The Writers Guild of America Votes to Authorize Strike

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On Monday, the Writers Guild of America announced that of the members who voted, more than 96 percent voted to authorize a strike against the Alliance of Motion Picture and Television Producers. Unless a new deal is reached within a week, a walkout will commence May 2, the day after the current contract expires.

“We thank you for your resolve and your faith in us as your representatives,” the negotiating committee said in a released statement. “We are determined to achieve a fair contract.”

In response to the strike authorization, the AMPTP released a statement of their own: “The companies are committed to reaching a deal at the bargaining table that keeps the industry working. The 2007 Writers Strike hurt everyone. Writers lost more than $287 million in compensation that was never recovered, deals were canceled, and many writers took out strike loans to make ends meet. We remain focused on our objective of reaching a deal with the WGA at the bargaining table when the guild returns on April 25th.”

The return rate for the recent vote was 67.5, with 6,310 members of the Guild taking part. The last writers' strike, which began in November 2007 and lasted through February 2008, was authorized by 90.3 percent approval, with 5,607 guild members having voted.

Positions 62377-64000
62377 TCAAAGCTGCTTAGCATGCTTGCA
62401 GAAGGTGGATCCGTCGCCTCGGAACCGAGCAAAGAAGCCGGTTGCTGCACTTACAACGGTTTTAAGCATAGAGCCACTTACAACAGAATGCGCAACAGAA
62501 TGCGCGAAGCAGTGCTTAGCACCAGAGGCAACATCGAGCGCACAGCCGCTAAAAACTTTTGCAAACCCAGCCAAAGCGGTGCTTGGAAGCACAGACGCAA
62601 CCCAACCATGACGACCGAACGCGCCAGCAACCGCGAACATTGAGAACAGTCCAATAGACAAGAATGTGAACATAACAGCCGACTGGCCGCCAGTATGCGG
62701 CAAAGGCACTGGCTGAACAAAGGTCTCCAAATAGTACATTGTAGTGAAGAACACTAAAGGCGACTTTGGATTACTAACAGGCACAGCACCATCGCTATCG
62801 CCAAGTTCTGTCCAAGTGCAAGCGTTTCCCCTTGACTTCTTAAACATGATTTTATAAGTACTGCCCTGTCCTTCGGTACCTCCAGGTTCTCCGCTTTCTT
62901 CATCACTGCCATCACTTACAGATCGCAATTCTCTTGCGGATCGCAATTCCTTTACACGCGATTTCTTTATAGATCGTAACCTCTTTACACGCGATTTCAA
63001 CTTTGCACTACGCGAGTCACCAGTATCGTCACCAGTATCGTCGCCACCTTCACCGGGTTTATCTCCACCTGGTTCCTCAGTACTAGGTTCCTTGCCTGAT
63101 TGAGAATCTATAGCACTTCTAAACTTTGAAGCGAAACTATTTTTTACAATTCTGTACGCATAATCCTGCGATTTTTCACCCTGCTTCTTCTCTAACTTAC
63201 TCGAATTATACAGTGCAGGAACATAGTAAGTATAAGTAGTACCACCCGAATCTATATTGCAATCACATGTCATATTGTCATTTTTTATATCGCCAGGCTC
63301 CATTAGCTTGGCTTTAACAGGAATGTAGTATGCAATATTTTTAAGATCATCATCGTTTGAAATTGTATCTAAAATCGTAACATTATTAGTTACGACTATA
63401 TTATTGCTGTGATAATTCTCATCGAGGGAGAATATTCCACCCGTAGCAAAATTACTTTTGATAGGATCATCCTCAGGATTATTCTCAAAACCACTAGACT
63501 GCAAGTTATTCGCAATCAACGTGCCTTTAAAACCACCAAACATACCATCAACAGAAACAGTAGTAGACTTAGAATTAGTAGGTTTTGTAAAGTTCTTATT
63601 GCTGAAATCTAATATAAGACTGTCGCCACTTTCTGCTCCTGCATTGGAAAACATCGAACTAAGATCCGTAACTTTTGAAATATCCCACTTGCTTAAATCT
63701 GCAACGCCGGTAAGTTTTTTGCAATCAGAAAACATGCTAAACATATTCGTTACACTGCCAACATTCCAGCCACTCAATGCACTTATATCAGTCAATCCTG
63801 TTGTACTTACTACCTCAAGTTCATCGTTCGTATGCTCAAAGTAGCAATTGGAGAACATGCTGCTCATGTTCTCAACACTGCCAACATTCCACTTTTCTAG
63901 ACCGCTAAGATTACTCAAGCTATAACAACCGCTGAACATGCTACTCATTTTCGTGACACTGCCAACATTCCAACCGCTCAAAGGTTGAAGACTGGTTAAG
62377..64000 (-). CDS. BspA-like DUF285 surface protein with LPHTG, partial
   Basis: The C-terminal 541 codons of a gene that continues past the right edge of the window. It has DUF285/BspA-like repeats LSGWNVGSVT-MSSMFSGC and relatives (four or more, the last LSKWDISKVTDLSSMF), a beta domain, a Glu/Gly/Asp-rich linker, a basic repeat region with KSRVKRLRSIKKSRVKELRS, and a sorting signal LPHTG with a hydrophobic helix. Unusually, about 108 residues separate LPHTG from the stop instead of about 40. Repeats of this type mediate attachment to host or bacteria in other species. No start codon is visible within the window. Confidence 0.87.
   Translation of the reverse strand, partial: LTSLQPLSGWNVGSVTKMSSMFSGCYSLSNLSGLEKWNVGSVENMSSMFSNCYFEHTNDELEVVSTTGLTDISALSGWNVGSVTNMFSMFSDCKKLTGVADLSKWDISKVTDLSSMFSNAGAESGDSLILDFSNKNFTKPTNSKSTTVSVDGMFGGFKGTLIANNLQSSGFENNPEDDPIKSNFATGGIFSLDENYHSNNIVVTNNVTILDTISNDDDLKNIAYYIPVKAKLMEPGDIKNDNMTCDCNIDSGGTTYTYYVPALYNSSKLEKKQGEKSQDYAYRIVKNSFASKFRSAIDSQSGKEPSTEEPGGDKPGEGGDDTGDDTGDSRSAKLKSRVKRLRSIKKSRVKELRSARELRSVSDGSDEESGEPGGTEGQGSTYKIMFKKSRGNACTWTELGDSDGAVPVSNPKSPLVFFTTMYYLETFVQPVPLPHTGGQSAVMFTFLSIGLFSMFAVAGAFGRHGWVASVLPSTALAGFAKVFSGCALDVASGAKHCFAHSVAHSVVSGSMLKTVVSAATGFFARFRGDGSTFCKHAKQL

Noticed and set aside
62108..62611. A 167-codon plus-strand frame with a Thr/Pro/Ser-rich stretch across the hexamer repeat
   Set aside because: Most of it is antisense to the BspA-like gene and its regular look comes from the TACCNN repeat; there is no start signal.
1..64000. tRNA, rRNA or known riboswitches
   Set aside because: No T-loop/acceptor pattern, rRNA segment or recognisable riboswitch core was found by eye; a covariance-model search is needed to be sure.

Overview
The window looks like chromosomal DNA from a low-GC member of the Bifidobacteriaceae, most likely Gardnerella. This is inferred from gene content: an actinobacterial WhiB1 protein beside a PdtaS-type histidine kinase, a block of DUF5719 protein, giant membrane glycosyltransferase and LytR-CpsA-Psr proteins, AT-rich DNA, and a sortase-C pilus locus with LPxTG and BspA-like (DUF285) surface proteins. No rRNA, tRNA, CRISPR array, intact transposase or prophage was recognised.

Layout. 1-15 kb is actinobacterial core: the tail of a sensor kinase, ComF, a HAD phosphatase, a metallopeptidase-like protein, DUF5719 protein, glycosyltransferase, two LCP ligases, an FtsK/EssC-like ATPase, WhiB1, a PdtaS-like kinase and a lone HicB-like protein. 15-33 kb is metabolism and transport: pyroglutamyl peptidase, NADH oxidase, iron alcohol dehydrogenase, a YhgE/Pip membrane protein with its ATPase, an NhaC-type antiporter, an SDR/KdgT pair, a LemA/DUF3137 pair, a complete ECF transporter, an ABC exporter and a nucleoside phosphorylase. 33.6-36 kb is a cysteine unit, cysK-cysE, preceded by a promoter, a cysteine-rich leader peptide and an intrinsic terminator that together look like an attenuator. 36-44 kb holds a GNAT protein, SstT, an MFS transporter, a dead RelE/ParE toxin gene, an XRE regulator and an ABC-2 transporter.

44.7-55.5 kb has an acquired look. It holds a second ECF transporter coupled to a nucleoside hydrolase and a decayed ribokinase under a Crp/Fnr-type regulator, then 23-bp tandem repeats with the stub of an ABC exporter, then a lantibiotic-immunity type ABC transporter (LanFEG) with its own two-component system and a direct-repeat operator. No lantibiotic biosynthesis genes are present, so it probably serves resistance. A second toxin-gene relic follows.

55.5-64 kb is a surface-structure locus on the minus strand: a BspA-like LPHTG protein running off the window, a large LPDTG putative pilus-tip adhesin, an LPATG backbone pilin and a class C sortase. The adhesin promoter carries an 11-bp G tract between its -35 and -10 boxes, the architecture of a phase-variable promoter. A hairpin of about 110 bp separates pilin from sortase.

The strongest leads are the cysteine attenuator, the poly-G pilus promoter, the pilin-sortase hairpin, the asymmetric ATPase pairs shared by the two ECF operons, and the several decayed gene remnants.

During negotiations on a rare Sunday session on April 30, the Alliance of Motion Picture and Television Producers offered to increase employer contributions to the WGA health plan, raising the rate from $60 million to $85 million, over the course of three years.

Additionally, a new compensation formula was proposed for writers and writer-producers of short-order television series, one of the essential issues of the talks.

Negotiations resume on the morning of May 1, with the contract set to expire at midnight PT.

This story was updated on May 1, 2017. We will continue to update this story as events unfold.